Foreign Ownership of Georgian Farmland; Amendments to the Existing Ban

On February 7 2014, the Georgian parliament read a draft amendment to the current ban on foreign entities, and foreign-invested companies, from purchasing  farmland in Georgia. The current ban has been in place since June 2013, and has effectively brought new foreign investment in Georgian agribusiness to a halt.


One aspect of the amendment is to exempt banks from the ban, which is a welcome relief; most banks in Georgia have foreign shareholdings and so mortgage business had become a perplexing issue for them. Hopefully this will apply also to banks domiciled outside Georgia, and local microfinance lenders, to provide a competitive environment in the farm finance sector.

In place of the blanket ban on land purchase by foreign-invested entities, the draft proposes that a government-appointed panel consider all potential acquisitions of land by foreign-invested entities. The criteria for approval, and the processing time, and appeals process, are not yet clear.

This is a move in the right direction, but it is to be hoped that any approvals process will be prompt, transparent, and take into consideration the huge contribution that foreign investment in the Georgian countryside can make to poverty alleviation, food security, human resource development and Georgia’s balance of trade.




Target 100 Media Programme

A very well produced series of interviews with Australian graziers, discussing their lives and their environmental and welfare programmes. Well worth watching each of them, they are a credit to the industry.

China Now the World’s Largest Consumer of Red Wine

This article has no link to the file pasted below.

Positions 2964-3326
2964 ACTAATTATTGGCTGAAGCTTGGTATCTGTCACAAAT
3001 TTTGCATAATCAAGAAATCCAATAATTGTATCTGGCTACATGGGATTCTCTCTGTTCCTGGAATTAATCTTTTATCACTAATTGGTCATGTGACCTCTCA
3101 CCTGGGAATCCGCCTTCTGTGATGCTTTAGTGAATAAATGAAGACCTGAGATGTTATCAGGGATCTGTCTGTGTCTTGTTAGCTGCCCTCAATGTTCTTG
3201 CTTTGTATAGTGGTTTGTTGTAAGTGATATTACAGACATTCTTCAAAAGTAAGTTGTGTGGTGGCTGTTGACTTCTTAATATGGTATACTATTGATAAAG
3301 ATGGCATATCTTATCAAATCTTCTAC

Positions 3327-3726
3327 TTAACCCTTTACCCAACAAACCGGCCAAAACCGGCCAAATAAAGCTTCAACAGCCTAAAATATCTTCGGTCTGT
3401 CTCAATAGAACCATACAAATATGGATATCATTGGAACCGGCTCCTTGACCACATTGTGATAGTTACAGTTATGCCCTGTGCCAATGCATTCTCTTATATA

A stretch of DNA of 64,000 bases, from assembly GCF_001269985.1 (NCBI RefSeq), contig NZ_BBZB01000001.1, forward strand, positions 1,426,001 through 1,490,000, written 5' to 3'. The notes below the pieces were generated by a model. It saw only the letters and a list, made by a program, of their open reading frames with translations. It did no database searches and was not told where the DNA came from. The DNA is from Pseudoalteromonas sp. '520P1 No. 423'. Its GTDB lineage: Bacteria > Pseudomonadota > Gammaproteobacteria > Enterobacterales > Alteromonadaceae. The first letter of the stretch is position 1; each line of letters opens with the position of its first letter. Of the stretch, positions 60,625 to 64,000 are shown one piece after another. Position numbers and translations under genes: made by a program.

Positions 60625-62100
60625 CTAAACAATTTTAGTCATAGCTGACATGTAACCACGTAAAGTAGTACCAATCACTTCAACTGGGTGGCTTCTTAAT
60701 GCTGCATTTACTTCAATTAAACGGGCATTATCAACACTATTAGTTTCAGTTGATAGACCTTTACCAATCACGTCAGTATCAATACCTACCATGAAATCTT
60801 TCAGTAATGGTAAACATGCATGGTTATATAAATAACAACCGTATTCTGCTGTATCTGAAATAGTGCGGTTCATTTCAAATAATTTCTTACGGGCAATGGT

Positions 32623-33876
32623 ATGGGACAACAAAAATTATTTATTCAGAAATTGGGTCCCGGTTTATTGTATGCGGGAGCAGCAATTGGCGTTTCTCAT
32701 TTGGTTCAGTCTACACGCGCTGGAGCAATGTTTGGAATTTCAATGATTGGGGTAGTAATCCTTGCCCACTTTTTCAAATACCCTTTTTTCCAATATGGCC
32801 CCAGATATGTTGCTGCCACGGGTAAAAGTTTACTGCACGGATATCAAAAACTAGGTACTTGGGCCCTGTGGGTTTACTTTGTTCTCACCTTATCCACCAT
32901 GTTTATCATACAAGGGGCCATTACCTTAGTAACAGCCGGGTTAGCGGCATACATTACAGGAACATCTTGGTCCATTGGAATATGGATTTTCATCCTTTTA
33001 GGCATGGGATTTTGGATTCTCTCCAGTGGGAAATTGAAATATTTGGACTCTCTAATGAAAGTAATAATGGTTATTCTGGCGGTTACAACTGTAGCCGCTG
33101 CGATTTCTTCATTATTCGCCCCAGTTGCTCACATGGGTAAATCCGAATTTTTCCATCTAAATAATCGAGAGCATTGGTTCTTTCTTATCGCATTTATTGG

A concise article with some interesting links, China produces 80% of the red wine it consumes, and China vineyard expansion seems to be more or less keeping pace with increase in consumption. Still some extraordinary opportunities in this market for exporters.


The world’s biggest red wine drinking country isn’t France, Italy, or the US. According to a report released by Vinexpo and International Wine and Spirits Research (IWSR), China now guzzles 1.9 billion bottles a year—more red wine than any other nation on the planet.

As recently as in 2008, the Chinese were only the world’s sixth-largest drinkers of red wine, but they have since jumped to the number one spot, passing France—now the world’s second-largest consumer—Italy, the US, Germany, and Argentina. China’s red wine intake surged by 146% between 2008 and 2012, while leading European drinkers scaled back their imbibing of red wine, as you can see in the chart on the left.

Part of China’s growing appetite for red wine is the country’s taste for certain French varietals. China is, for example, the world’s leading importer of Bordeaux. And French now wine accounts for nearly 50% of Chinese wine imports.

But China is also simply producing more and more red wine—and drinking it, too. The country is on pace to eclipse France as the world’s largest producer. More than 80% of the red wine China consumes is made domestically (paywall).

via China now guzzles more red wine than any other country in the world – Quartz.